I don’t know which disgruntles me more this morning, the denial of my appeal to the Illinois Tollway for the $120 fine I was assessed or Donald Trump’s primary victory in New Hampshire last night. How a narcissist of that magnitude could win any primary embarrasses me as an American and both leave a nasty aftertaste in my mouth.
Politics rarely energizes me anymore so I don’t usually talk about it, but anybody who has as much money as Trump and can’t find a better hairdresser, well, that’s upsetting even to a politically unengaged person.
It’s really just in the past decade that I’ve become intentionally politically aloof. Mellow. Back in the day, political activism invigorated me too.
Society always confronts life and death issues in every era. I was born into the war against communism. On the ground, it was fought in Vietnam but ultimately the enemy was Russia. Peace loving hippies protested between love-ins and doping up on marijuana in Volkswagen vans. And school kids hid under desks in fear of atomic bombs in duck and cover drills.
After that war, life and death took center stage on a societal platform and the spotlight beamed on the issue of abortion. Our country splintered culturally over the question of whether or not a baby growing inside a mother’s womb has personhood and even if it does, whose rights trump. (No pun intended.) It was at that moment in history I was a twenty-something– zealous for justice, somewhat naive and slightly arrogant. I used to picket in front of an abortion clinic on a monthly rotation. I loved both women and babies and I didn’t’ want either of them to die so every month I took my handmade sign which read, “Abortion Stops a Beating Heart” and stood in front of the local Planned Parenthood. I’ll never know how God chose to use picket signs to contribute to His plan for protecting the lives of the unborn, but in hindsight, I sense my efforts were far less helpful than I perceived at the time. It seems to me a lot like the current trend where twenty-somethings like groups on Facebook or wear a T-shirt to communicate support of a cause they believe in. It feels proactive but I’m not sure it accomplishes much.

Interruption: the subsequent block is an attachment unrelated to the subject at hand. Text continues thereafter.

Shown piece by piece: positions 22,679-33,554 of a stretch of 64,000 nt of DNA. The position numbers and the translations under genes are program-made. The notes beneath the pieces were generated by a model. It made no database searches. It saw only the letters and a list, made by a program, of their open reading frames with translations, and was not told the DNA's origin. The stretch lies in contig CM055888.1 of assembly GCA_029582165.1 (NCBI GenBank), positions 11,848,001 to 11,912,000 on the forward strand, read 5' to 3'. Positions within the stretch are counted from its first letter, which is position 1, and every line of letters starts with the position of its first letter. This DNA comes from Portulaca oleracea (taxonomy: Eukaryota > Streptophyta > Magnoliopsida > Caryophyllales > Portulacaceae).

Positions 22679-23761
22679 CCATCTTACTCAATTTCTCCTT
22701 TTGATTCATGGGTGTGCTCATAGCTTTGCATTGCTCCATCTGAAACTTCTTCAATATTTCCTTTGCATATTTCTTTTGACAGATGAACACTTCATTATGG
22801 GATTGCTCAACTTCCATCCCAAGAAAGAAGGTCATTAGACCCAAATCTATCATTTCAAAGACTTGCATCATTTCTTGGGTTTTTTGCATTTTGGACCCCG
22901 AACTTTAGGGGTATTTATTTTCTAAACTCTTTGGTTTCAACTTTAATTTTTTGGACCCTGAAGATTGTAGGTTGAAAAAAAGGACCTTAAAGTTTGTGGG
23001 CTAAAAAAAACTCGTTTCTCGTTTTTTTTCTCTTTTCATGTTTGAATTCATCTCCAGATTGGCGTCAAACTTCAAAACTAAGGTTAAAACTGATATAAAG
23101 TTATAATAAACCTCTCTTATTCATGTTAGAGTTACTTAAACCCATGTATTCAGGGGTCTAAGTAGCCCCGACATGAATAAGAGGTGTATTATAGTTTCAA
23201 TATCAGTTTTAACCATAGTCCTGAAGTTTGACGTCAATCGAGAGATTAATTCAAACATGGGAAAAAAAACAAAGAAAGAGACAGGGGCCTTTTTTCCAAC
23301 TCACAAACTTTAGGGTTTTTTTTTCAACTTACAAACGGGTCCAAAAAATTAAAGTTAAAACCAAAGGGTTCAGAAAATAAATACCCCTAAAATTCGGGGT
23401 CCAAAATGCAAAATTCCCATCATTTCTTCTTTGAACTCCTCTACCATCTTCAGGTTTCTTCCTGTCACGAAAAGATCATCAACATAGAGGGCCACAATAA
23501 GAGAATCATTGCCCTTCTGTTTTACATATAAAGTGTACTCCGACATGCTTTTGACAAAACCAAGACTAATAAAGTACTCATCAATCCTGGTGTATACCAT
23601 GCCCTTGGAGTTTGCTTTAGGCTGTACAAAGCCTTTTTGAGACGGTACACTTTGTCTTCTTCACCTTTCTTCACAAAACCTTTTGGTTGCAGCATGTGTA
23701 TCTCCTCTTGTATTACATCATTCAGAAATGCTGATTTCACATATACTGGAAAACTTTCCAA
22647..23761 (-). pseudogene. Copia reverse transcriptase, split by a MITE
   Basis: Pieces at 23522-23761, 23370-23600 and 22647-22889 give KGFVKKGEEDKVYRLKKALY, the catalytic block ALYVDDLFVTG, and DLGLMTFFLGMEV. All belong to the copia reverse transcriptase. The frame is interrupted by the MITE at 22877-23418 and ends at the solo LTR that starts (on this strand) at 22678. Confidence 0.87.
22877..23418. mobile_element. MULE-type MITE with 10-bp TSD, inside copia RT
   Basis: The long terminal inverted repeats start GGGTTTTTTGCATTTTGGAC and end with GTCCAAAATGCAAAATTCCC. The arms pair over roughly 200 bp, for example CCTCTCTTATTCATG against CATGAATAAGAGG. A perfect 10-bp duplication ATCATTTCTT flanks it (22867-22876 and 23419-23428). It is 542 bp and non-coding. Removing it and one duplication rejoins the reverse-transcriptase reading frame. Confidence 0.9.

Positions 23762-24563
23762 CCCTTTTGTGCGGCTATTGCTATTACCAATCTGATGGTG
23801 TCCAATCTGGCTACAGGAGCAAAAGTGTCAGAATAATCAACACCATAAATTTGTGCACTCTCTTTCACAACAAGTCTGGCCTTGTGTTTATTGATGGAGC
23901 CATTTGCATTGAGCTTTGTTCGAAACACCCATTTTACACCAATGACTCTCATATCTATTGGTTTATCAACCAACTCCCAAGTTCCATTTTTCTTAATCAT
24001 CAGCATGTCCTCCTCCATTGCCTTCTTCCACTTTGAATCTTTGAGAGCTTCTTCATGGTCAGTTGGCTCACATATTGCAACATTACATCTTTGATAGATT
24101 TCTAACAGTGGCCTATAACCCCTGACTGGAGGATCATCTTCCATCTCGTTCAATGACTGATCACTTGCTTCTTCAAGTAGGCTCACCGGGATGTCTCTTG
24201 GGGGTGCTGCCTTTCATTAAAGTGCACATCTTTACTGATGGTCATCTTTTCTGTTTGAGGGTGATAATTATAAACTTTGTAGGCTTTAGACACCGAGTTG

When I became a thirty-something and had a couple of babies of my own, I channeled my passion for the life of the unborn into the work of a local pregnancy center, volunteering on a weekly basis, administering pregnancy tests, counseling young girls unprepared for motherhood, and distributing clothes, diapers and formula to young mommies in need and at risk. As a result, I grappled more thoughtfully with the complexity of the issue by engaging in the real life stories of people who were in the middle of the mess. And I realized that answers to the biggest human questions are rarely as politically tidy as I’d like to make them. Ultimately, I believe, that the answer to all of the negative consequences of living in a society amongst fallen, sinful people is not government but Jesus. Who would have guessed that the universal Sunday School answer really does apply?
When the demands of my family and a cross-country move reset my schedule, my participation in the cause of “Life” transitioned too. I focused on becoming a well informed voter and electing government representatives committed to promoting Life and all of it’s related legislation. Those years, I listened to conservative political talk radio. I’m embarrassed to admit it now, but the kids were little and in part, I was so lonely for adult conversation, it filled a void. In retrospect, it reminds me of afternoon TV soap operas. The storyline is cyclical–never really goes anywhere- and you come away from it feeling dirty, depressed and agitated because the stuff you’ve been ingesting isn’t good, pure, true, honorable, lovely or of good report. (Phil. 4:8). At least that’s what it was like for me.
The constant complaining on talk radio also gets on my nerves. For example, when gas prices are high, people moan about the effect on the economy. When they plummet, they complain that opposing politicians are conspiring to sabotage energy independence. They might be right but malcontents aren’t attractive.
Note to self. It takes one to know one.
So, I’ll pass on talk radio and keep my sermon podcasts, thank you. And if you’re my family or friend, you’ll be glad because I’m a nicer person that way.